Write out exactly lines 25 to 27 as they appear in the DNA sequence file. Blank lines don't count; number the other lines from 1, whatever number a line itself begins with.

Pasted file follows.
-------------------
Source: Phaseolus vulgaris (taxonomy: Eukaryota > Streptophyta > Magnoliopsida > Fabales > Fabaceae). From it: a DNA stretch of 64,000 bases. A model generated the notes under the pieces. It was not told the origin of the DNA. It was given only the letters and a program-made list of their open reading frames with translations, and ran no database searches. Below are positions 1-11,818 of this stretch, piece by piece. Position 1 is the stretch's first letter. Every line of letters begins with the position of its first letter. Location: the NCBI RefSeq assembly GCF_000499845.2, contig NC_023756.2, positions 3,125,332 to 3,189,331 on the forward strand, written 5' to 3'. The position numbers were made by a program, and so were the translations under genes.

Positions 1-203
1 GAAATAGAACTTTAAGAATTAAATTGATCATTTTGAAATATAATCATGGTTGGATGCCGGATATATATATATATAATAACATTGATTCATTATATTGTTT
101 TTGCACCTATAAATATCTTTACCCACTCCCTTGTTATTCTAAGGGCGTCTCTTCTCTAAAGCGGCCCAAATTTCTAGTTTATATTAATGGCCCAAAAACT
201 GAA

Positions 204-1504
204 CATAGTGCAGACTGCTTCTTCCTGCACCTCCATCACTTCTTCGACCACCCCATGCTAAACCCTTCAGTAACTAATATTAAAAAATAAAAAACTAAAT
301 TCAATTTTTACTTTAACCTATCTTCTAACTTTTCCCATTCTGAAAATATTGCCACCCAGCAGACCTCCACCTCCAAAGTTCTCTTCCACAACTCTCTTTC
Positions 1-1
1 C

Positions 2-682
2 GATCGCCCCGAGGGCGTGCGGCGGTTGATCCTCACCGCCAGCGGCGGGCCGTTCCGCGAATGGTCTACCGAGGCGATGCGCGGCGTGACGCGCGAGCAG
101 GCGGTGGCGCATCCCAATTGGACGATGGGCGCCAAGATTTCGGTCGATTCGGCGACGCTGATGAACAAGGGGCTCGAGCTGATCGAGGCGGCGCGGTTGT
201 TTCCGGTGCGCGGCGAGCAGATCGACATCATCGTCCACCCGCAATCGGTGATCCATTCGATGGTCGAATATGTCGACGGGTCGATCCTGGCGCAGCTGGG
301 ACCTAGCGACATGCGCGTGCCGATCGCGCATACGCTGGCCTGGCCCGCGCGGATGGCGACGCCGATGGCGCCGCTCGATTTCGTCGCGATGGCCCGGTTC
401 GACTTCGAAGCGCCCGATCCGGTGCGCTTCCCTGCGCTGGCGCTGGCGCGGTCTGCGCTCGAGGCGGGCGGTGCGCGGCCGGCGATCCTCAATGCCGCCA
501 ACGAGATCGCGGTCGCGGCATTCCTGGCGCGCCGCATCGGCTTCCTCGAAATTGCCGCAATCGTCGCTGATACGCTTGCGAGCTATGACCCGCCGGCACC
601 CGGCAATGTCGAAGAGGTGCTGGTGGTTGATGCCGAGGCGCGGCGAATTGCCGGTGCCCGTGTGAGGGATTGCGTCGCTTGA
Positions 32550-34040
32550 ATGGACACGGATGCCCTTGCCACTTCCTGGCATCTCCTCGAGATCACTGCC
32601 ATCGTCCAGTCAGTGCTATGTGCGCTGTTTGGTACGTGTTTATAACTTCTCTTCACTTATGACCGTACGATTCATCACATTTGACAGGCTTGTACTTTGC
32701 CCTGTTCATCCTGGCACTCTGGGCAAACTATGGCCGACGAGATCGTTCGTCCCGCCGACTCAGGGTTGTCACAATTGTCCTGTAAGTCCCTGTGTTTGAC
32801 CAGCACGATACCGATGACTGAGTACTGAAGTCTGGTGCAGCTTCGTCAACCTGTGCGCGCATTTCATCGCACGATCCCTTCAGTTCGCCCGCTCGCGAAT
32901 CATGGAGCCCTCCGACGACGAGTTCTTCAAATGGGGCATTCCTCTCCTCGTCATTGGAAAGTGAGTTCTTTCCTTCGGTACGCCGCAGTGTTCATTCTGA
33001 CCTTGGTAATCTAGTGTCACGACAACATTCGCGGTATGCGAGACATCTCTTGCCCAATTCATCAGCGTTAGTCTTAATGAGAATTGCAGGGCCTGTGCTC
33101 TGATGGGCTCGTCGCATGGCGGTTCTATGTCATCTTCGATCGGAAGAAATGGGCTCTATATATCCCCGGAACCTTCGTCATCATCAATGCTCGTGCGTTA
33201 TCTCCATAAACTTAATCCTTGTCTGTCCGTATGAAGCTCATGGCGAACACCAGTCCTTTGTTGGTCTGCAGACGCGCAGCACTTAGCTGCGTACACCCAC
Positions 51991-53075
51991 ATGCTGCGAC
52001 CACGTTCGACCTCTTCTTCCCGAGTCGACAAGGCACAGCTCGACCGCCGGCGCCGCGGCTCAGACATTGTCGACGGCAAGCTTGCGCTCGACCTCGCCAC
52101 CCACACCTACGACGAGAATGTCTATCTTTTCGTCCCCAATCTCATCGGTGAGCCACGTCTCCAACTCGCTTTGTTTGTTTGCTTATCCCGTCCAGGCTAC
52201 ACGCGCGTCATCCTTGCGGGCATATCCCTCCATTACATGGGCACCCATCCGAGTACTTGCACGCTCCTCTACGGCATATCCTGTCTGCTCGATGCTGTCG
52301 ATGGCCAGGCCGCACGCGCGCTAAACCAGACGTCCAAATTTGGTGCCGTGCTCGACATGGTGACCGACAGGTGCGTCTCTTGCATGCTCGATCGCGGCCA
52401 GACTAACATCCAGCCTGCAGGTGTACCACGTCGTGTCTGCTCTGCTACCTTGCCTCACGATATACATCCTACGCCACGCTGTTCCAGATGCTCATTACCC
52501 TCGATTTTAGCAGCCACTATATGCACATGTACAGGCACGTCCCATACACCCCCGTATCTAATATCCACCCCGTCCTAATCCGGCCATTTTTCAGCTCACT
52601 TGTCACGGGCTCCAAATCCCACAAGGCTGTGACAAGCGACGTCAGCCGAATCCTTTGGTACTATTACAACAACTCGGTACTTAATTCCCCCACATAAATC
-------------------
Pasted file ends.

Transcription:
33001 CCTTGGTAATCTAGTGTCACGACAACATTCGCGGTATGCGAGACATCTCTTGCCCAATTCATCAGCGTTAGTCTTAATGAGAATTGCAGGGCCTGTGCTC
33101 TGATGGGCTCGTCGCATGGCGGTTCTATGTCATCTTCGATCGGAAGAAATGGGCTCTATATATCCCCGGAACCTTCGTCATCATCAATGCTCGTGCGTTA
33201 TCTCCATAAACTTAATCCTTGTCTGTCCGTATGAAGCTCATGGCGAACACCAGTCCTTTGTTGGTCTGCAGACGCGCAGCACTTAGCTGCGTACACCCAC